Things become especially stupid and shamelessly manipulative about a two-thirds of the way in, when Professor X is knocked into a convenient coma due to the sabotage of his private psychic amplification device, Cerebro. This eats up ten minutes of movie, meaning to showcase the fact Cyclops and Jean are actually field leaders of this so-called “team.” But since the pair of them are about as a developed as an Ichthyostega this whole sequence (they find the Professor, cart him off to medlab, Scott says some very Serious and Heartwarming things by his bedside) feels like the massive sidetrack it actually is. It feels like a piece of the film this would’ve been in a universe where Bryan Singer actually cared about the X-Men before he took this job.

I respect films that plop me right down into their universe because those film’s don’t patronize me. X-Men avoided that…for about twenty minutes. Then it forced Patrick Stewart to squeeze out a steaming load of exposition into my lap before remembered it did bring up that plot a few action sequences ago. Like a questing hound, it started following the plot again…only to conclude with a series of cheap wire-fu action scenes that try their damnedest to show off everyone’s powers…but only succeed in showing how lame these X-Men are in a fight, a running theme that evolved into a running gag by 2006.

There’s too many of them. Always have been. Too many of them and not enough for them to do. Magneto’s plot just doesn’t justify this massive collection of superpowers. Hell, I remember a time when Magneto built entire space stations and threatening to bomb capitol cities with asteroids. That’s the kind of thing that requires the motherfucking X-Men, a team famous for its overwhelming displays of force.

"You see, Senator, some of us prefer the Blue Woman Group."
“You see, Senator, some of us prefer the Blue Woman Group. I’m not judging; just saying.”

Still, the decision to hire two Shakespearean vets to man the major roles saves this film. It’s the same logic that led someone to cast Wesley Snipes as Blade, by which I mean it’s just plain logic. The quality of your film improves in proportion to the quality of your cast. I know I shouldn’t have to explain this, but after re-watching a whole shelf of late twentieth century superhero flicks, believe me, I do.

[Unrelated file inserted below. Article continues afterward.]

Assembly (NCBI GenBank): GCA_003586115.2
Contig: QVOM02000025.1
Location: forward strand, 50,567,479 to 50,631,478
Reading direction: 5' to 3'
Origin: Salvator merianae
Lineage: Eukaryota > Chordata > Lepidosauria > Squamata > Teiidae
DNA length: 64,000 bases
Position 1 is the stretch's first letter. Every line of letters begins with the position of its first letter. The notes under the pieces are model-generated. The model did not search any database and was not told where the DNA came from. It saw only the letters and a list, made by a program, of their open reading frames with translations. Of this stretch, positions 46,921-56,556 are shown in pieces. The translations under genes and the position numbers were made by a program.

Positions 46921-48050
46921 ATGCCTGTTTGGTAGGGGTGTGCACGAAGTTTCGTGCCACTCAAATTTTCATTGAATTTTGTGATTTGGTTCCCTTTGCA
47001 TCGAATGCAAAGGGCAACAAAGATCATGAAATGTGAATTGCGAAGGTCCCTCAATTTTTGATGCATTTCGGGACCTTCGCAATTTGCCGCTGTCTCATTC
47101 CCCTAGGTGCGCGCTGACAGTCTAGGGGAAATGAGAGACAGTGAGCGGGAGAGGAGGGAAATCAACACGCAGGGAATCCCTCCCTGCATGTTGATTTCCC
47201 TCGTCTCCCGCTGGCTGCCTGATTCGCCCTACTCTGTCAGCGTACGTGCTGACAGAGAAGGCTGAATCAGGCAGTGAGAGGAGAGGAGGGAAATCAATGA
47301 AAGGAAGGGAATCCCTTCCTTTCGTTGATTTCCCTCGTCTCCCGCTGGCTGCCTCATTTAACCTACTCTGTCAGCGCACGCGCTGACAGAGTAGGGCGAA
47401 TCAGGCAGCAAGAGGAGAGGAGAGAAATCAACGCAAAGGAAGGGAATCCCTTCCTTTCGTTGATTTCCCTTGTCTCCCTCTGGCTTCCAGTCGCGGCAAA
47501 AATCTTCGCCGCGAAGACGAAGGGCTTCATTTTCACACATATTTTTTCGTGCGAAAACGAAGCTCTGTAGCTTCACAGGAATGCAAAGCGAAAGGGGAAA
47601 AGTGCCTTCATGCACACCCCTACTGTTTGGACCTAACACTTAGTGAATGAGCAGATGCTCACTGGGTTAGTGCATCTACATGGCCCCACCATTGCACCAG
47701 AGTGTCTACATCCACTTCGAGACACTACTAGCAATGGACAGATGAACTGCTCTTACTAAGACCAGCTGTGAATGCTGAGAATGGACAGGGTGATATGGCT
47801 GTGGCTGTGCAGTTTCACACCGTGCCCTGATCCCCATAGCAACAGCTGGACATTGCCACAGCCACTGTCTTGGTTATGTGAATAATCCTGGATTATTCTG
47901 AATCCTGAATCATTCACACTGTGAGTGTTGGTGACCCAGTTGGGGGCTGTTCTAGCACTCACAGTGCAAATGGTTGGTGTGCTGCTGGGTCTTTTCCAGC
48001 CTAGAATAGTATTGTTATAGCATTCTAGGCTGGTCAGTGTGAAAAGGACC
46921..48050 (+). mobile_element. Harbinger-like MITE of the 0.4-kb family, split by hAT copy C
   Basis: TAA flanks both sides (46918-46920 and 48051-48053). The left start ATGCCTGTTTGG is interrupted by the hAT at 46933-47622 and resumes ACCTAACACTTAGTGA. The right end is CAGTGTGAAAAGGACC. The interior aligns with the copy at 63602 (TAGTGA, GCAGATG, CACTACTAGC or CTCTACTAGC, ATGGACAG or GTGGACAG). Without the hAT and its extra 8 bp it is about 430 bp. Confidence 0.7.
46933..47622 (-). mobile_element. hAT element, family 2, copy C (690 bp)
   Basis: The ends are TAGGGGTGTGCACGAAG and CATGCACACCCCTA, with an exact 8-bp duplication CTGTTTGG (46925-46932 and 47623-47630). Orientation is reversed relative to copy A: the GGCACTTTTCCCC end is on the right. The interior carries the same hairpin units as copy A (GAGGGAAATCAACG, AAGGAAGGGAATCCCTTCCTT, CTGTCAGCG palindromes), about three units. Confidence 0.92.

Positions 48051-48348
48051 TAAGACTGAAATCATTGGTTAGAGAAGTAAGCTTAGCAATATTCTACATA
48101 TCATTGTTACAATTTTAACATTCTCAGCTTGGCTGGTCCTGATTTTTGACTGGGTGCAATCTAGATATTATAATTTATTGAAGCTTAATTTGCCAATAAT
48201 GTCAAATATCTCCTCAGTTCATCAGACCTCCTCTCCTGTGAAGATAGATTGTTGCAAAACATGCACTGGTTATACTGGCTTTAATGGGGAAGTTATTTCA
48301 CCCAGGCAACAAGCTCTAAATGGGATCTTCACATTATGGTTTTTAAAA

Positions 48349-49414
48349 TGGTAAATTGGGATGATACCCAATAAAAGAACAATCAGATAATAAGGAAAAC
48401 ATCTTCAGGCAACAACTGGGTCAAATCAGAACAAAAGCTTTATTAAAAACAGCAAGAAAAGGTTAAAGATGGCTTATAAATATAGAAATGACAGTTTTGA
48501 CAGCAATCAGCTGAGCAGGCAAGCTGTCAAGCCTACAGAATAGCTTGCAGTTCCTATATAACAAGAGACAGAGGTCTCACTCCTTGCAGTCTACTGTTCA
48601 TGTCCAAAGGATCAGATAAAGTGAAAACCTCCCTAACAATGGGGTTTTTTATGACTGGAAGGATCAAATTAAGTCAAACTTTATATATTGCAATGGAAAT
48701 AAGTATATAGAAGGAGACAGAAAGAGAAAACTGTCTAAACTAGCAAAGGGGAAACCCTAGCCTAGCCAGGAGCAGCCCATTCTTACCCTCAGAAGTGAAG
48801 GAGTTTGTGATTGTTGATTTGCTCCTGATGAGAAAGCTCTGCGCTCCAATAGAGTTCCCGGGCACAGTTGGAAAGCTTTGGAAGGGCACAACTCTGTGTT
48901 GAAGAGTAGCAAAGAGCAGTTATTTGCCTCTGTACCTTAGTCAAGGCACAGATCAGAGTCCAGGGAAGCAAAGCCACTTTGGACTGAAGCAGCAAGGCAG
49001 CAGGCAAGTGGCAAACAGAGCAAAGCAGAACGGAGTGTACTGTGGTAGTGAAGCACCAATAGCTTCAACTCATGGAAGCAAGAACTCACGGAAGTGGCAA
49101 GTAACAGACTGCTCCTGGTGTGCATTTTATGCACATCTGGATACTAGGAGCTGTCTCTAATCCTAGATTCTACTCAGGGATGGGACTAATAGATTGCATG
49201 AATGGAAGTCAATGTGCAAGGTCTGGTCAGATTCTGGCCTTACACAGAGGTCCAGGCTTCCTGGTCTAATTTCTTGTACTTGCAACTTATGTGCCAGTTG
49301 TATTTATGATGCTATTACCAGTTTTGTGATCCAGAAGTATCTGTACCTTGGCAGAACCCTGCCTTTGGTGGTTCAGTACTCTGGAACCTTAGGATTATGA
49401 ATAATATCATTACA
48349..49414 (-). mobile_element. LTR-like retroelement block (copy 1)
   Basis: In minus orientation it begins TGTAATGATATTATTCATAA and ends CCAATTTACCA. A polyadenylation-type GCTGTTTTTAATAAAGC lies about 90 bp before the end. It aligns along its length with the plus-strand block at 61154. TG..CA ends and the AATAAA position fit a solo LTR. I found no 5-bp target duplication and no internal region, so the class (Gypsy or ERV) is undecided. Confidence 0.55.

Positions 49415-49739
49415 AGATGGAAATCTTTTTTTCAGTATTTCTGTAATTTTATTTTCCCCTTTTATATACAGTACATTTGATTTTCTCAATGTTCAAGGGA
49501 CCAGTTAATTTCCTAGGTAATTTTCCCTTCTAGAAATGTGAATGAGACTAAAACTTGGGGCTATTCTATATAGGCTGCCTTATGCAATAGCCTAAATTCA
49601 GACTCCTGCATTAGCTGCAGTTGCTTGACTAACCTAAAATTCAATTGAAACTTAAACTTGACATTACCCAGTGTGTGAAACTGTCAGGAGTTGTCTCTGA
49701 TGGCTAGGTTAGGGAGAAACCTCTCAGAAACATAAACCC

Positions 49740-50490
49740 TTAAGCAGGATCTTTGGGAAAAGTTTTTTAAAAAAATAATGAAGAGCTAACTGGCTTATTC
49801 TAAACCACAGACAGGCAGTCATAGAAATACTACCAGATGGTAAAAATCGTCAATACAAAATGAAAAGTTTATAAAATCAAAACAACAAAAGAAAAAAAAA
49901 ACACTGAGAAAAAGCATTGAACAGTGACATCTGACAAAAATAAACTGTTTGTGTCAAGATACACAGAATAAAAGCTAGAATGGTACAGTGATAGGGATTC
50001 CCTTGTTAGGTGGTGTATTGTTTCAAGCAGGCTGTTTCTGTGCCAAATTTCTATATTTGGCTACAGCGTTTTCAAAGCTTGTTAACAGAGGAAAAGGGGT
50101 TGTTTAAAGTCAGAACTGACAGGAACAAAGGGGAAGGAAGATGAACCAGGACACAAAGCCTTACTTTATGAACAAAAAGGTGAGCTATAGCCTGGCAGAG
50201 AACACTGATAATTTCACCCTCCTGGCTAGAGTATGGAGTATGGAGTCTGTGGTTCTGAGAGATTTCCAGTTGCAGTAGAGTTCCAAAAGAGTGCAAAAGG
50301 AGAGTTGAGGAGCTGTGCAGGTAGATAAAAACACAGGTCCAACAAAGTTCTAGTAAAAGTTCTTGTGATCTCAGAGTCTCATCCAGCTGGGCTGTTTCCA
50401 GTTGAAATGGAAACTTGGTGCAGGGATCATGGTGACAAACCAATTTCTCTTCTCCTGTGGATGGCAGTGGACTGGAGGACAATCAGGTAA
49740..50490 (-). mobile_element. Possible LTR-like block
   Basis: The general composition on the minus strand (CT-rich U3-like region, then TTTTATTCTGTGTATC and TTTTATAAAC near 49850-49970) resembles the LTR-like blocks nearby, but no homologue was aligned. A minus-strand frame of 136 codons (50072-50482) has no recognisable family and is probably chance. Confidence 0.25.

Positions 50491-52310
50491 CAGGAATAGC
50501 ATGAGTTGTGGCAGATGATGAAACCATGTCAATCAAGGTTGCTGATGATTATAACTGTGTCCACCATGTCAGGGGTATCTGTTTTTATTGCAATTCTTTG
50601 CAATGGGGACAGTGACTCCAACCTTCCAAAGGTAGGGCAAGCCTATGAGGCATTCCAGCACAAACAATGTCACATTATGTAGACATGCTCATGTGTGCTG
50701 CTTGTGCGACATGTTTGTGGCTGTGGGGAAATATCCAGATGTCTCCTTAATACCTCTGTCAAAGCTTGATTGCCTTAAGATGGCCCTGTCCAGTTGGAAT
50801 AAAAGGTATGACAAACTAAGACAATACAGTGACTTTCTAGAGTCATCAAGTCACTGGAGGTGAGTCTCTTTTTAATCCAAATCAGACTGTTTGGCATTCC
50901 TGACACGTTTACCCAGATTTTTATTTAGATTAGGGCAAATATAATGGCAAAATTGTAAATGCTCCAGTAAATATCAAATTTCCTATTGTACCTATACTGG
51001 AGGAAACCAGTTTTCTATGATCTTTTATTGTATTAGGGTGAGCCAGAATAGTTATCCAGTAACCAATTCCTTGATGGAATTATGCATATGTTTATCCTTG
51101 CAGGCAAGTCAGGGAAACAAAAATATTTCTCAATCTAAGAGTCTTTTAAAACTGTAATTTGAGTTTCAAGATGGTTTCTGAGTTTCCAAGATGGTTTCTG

I also have to chide another movie for criminally misuse of its talent. Ian McKellen is the perfect Magneto. Stewart is a great Charles Xavier. Too bad neither of them gets as much screen time as Hugh Jackman’s chest. I guess Fox was aiming for my mother’s demographic with that one. It worked, too. So…go Logan’s nipples, I guess.

Personally, I like to think this just proves that the X-Men are the least-interesting mutants in their universe. Of all mutantkind, they’re just too damn privileged to really win me over with anything less than a world-ending catastrophe. How many satellite schools could Charles Xavier open up for what it takes to maintenance Cerebro, the medlab, the underground headquarters and that jet they’ve parked in the basement?

Not-so-gifted youngsters need not apply.
Not-so-gifted youngsters should inquire next door, at Hogwarts.

In any case, we all know this isn’t the “real” X-Men; this is X-Men Condensed. The sweat rising off a franchise that chugged along for forty years before anyone even thought about making a film. Three hundred million dollars worth of people eagerly lapped it up, and I’m not sorry to say I was one of them. I am sorry for this film’s missed opportunities and aesthetic missteps…but I’m prepared to call it “good but flawed.” It’s miles away from anything Warner Brothers released after 1994. That means nothing if you haven’t seen Spawn, Steel, or Mystery Men…but even if you’ve only seen Batman Forever you know exactly what I’m talking about.

X-Men inaugurated the Silver Age of Superhero movies because it treated the genre with at least as much respect as Hollywood previously reserved for gunfight orgies, Slasher films, and Kung-fu flicks. At the time, it appeared to be a sparkling diamond of quality¬† in a churning sea of campy shit. So we all dutifully said, “Go Team Hollywood!” while secretly hoping the sequel would be better. Stick that on your box art, Fox.